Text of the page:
A novel association complex is provided, formed by the combination of a hexamethylenetetramine quaternary salt of a halogenated allyl halide and a water-soluble homopolymer of ethylene oxide. While its components are individually alkaline, the association complex is substantially neutral in aqueous solution, and is substantive to certain types of proteins. Due to this substantivity, the complex possesses an unusual ability to form a thin film with softening and smoothing properties when applied to the skin. In one particularly unexpected application, the complex can be applied to herpetic lesions, with the result that the lesion cycle is disrupted, leading to shortening of duration or, in some cases, a dramatic remission of all symptoms. In general, the novel association complex has demonstrated utility in both germicidal applications and the inhibition of viral replication, in addition to a variety of uses due to its protective film-forming ability--i.e., as a local analgesic for sunburned or abraded skin, for hastening wound healing and treating first and second degree burns, and as a lubricating and moisturizing agent for a wide variety of both therapeutic and nontherapeutic uses.
The association complex of the present invention is prepared by combining the following two components: (1) a hexamethylenetetramine quaternary salt of a halogenated allyl halide, and, (2) a water-soluble homopolymer of ethylene oxide. The result is a novel chemical species, distinct from either of the two starting materials in both chemical structure and physical and chemical properties, and fluorescing at a characteristic excitation wavelength of 355 nanometers. The starting materials are described in more detail below.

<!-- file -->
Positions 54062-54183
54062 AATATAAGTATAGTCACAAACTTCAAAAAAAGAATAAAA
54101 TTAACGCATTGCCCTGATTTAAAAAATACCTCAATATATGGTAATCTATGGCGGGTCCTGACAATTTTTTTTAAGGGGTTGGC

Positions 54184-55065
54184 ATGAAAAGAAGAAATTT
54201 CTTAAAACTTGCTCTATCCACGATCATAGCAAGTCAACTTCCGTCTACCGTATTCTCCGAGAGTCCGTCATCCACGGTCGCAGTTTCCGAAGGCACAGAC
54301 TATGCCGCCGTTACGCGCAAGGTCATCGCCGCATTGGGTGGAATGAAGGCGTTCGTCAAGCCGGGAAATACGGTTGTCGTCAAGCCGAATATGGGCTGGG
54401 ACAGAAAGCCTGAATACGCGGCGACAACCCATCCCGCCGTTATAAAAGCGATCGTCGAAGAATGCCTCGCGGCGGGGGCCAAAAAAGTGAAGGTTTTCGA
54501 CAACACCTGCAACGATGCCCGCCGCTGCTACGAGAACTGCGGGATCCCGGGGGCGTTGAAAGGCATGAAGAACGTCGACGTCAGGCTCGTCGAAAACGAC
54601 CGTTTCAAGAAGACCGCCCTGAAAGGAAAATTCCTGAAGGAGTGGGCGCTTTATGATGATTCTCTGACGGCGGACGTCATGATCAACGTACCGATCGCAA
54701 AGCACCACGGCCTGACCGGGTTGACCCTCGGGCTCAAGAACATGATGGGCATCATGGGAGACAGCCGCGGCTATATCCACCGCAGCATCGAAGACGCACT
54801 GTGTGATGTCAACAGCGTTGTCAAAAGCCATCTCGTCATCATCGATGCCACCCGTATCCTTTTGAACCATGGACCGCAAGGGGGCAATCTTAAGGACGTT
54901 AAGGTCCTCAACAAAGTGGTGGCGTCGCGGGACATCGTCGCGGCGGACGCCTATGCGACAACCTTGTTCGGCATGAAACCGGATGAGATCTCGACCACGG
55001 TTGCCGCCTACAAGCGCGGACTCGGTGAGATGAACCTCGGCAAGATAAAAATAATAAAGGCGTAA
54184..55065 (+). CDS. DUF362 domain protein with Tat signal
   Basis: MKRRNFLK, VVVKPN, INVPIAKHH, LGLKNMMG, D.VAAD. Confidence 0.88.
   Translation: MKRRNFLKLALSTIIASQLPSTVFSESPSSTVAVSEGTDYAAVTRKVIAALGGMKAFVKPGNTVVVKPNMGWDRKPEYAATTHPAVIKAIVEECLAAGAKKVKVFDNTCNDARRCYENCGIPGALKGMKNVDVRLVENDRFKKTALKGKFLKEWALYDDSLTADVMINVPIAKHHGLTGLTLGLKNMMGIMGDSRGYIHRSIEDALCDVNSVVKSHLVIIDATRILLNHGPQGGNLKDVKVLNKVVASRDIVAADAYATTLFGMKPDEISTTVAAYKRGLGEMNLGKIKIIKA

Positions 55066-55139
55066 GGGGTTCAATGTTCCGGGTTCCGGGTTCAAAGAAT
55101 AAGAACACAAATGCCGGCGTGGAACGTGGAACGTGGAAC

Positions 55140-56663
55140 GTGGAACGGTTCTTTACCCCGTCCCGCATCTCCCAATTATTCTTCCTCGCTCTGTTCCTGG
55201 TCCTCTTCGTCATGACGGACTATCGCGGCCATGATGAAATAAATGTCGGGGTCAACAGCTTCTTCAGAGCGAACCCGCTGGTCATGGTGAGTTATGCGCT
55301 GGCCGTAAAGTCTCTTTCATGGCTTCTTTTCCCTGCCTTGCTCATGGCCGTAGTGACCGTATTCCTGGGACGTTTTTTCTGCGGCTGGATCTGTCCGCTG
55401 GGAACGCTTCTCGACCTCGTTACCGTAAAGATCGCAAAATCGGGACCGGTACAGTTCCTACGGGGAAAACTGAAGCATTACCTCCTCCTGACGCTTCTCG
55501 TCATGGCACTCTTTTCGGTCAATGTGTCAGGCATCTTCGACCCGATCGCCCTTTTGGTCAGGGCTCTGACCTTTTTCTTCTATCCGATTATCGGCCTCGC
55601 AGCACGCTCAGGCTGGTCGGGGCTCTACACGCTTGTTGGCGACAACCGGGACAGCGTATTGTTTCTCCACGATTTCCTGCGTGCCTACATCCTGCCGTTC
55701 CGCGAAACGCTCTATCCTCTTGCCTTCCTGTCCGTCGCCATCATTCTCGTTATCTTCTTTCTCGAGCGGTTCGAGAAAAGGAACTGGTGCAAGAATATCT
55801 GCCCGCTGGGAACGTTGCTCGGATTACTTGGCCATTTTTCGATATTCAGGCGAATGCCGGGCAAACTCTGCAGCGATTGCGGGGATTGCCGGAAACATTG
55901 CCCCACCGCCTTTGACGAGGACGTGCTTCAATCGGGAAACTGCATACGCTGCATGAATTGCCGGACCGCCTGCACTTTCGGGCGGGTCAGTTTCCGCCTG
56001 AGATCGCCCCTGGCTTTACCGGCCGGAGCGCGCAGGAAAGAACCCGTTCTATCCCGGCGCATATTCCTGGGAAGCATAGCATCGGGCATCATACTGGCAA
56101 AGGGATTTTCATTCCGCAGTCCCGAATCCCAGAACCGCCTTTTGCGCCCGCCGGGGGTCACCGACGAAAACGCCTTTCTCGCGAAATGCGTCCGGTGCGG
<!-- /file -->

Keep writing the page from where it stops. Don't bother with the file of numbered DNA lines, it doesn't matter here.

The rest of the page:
The halogenated allyl halides which form the quaternary salts with hexamethylenetetramine generally have the formula:
C.sub.n X.sub.2n-1 CH.sub.2 Y
where n is 2 or 3, each X is independently hydrogen or halogen, provided that at least one X is halogen, and Y is halogen. The halogens are preferably all the same, and, more preferably, selected from the group consisting of chlorine, bromine or iodine. Chlorine and bromine are particularly preferred. Examples of such halogenated compounds are 2,3-dibromopropene, 1,3-dichloropropene, 1,1,2-trichloro-3-iodopropene, 1,1,3-trichloropropene, 1,1,2,3-tetrabromopropene, 1,2,3-trichloropropene, 3-bromo-1-chloro-2-fluoropropene, 3-bromo-2-(bromomethyl)-propene, 1,4-dichloro-2-butene, 2-(chloromethyl)-3,3,3-trifluoropropene and 4-chloro-1,1,1-trifluoro-2-butene. The quaternary salts themselves are ordinarily formed by the union of one molecule each of hexamethylenetetramine and organic halide, but in some cases, two or more molecules of hexamethylenetetramine are involved per molecule of halide.